LAMP is an acronym for the software combination of Linux, Apache. MySQL3 and Perl. Alternatively the P can stand for PHP. This is a powerful combination of software, which has several advantages over the Microsoft equivalents when considering building a web application from scratch:

All components of LAMP are free and open source. If you are a commercial software vendor, this is hard to beat.

Admittedly, this depends on the design of the application, but LAMP usually wins in terms of what you get for a particular size of machine.

Development Time
There is a huge geek community out there, and lots of reusable open source modules, CPAN for instance. Languages like Perl and PHP make it very easy to get a new application up and running very quickly.
Microsoft have not lost any opportunity to spread FUD, and try and discredit LAMP solutions.1

Do It Yourself web applications

All the software is free and downloadable, but for the Linux operating system, for a first timer, you are better buying one of the shrink wrapped commercial distributions, such as Red Hat, SuSE, etc. These come with a set of CDs and manuals. In my opinion, worth it for $70.

All the above have free online tutorials and discussion forums. Regarding help getting to grips with this technology, there are plenty of people out there.2 In terms of choosing between Perl and PHP, Perl has a bigger learning curve, but is much more powerful. For simple applications, such as web forms that insert to and query a database, PHP is easily adequate.

Also, if you decide not to bite the bullet with Linux, Windows binaries of the other three components are readily available.

Scaling up a LAMP application

If the website takes off, and the project becomes a success, it will probably be necessary to upgrade the components. The tanstaafl effect kicks in, and it involves spending money. However, this can be done in stages, and none of the initial investment of time is lost. Note: the items are not listed in a particular order.
Hardware/Operating System
Maybe your application is running out of poke. It is worth considering moving operating system and hardware platform to a multi-CPU commercial Unix environment. Also consider that Linux is available across a wide variety of platforms including the DEC Alpha.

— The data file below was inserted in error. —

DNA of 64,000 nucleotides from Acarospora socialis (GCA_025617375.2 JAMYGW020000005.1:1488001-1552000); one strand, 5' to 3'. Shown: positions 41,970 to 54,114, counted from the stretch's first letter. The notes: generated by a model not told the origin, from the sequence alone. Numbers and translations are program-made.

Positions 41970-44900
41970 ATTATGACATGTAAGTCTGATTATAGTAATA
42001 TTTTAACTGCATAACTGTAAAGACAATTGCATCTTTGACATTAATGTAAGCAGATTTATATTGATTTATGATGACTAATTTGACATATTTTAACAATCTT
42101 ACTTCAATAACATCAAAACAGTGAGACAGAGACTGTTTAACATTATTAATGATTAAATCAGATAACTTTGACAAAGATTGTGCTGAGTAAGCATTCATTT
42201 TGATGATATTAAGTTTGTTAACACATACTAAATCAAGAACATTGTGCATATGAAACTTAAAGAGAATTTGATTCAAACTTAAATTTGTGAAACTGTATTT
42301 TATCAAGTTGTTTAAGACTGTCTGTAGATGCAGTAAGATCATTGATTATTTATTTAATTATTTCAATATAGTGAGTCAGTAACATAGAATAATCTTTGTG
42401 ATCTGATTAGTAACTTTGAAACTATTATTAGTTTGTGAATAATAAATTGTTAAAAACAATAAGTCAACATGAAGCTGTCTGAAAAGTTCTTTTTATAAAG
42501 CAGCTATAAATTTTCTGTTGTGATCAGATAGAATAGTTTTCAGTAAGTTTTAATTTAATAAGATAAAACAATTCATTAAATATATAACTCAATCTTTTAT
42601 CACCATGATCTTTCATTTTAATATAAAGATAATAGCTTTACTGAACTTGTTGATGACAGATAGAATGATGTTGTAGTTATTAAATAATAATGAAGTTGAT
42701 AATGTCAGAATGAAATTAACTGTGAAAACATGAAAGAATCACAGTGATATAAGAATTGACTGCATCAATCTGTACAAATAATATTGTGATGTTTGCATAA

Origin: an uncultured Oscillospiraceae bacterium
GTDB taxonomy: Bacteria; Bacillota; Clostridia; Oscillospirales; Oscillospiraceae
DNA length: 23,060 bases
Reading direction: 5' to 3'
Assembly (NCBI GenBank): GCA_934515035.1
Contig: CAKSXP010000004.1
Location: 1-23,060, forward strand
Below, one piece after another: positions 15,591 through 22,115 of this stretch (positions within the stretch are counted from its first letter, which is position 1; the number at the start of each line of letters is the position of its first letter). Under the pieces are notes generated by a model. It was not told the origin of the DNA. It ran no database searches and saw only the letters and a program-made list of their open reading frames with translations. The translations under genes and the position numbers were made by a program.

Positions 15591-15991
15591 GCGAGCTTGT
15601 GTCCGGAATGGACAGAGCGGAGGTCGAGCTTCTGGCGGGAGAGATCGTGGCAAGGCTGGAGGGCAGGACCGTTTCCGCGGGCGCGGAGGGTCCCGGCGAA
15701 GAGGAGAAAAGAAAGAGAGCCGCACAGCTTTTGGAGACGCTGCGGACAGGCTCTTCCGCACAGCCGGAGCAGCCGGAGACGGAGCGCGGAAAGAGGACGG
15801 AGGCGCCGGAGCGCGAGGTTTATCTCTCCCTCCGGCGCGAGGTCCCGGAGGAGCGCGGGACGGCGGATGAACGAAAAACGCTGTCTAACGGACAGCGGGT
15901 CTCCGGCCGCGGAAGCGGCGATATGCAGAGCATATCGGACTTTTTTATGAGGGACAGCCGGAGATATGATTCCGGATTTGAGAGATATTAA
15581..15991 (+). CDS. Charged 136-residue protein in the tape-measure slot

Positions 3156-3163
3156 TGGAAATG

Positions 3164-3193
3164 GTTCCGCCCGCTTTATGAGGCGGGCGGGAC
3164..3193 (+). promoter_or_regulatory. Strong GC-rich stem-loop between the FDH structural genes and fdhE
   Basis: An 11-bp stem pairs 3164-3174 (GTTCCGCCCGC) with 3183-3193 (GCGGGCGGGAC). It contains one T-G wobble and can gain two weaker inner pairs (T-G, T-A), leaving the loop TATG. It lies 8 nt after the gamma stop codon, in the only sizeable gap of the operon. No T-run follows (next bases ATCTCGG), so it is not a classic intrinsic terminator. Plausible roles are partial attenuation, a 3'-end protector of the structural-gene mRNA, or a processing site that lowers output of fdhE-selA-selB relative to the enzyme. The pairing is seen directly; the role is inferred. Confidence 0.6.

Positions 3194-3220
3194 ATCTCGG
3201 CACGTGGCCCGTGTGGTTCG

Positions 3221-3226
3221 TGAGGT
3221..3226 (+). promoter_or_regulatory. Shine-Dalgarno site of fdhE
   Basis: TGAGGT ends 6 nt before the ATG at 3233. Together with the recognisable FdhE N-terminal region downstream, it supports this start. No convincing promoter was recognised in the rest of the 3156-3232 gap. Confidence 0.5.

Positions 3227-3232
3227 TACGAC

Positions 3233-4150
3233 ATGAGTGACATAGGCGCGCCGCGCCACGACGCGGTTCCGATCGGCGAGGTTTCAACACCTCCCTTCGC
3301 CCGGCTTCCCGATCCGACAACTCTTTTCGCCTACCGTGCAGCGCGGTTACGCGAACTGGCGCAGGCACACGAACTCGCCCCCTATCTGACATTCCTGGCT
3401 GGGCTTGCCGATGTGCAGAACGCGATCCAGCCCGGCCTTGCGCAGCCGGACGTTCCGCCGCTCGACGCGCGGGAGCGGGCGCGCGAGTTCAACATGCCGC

It is known that MySQL does not scale well - more in terms of complexity than size.4 Consider replacing MySQL with a commercial database such as Oracle or Sybase. Both PHP and Perl's DBI module are capable of talking just as easily to different databases.

ModPerl is an Apache component, which provides cacheing of code, and multithreading. If you have a Perl application, there are performance benefits for coding it to use ModPerl. This should be considered when doing the initial design, bearing it in mind that using ModPerl restricts the site to only running on Apache webservers.

The Java alternative

Besides the Microsoft approach and LAMP, many commercial vendors are offering solutions based on J2EE. These include IBM's Websphere and BEA Weblogic. The disadvantage with this technology is that you have to start big. Before getting anything off the ground, you will have to spend $$$ on hardware, software licences and experts - J2EE technical architects don't come cheap. But if you have a commercial sponsor, this could be the best option.


1See the writeup and discussion: "Ethics of dealing with evil" for an interesting story.

2See the sites mentioned on my homepage. I may be able to help if you are genuinely stuck (/msg me: I may be able to point you in the right direction).

3There are free alternatives to MySQL, such as PostgreSQL which has good reviews. Thanks to StrawberryFrog for pointing this out.

4As JerboaKolinowski has pointed out to me, there is no problem with a MySQL database storing large volumes of data. Indeed Everything2 sits on top of a MySQL database. The issues with MySQL concern the lack of a facility for stored procedures, and limitations in the area of access control and locking, compared with other SQL databases. It is possible to compensate for these deficiencies by introducing more complexity into the application, however, this is less maintainable as the functionality is built into code, not metadata. The down side is that you will start needing a person with DBA skills. See the node MySQL for more discussion on the pros and cons.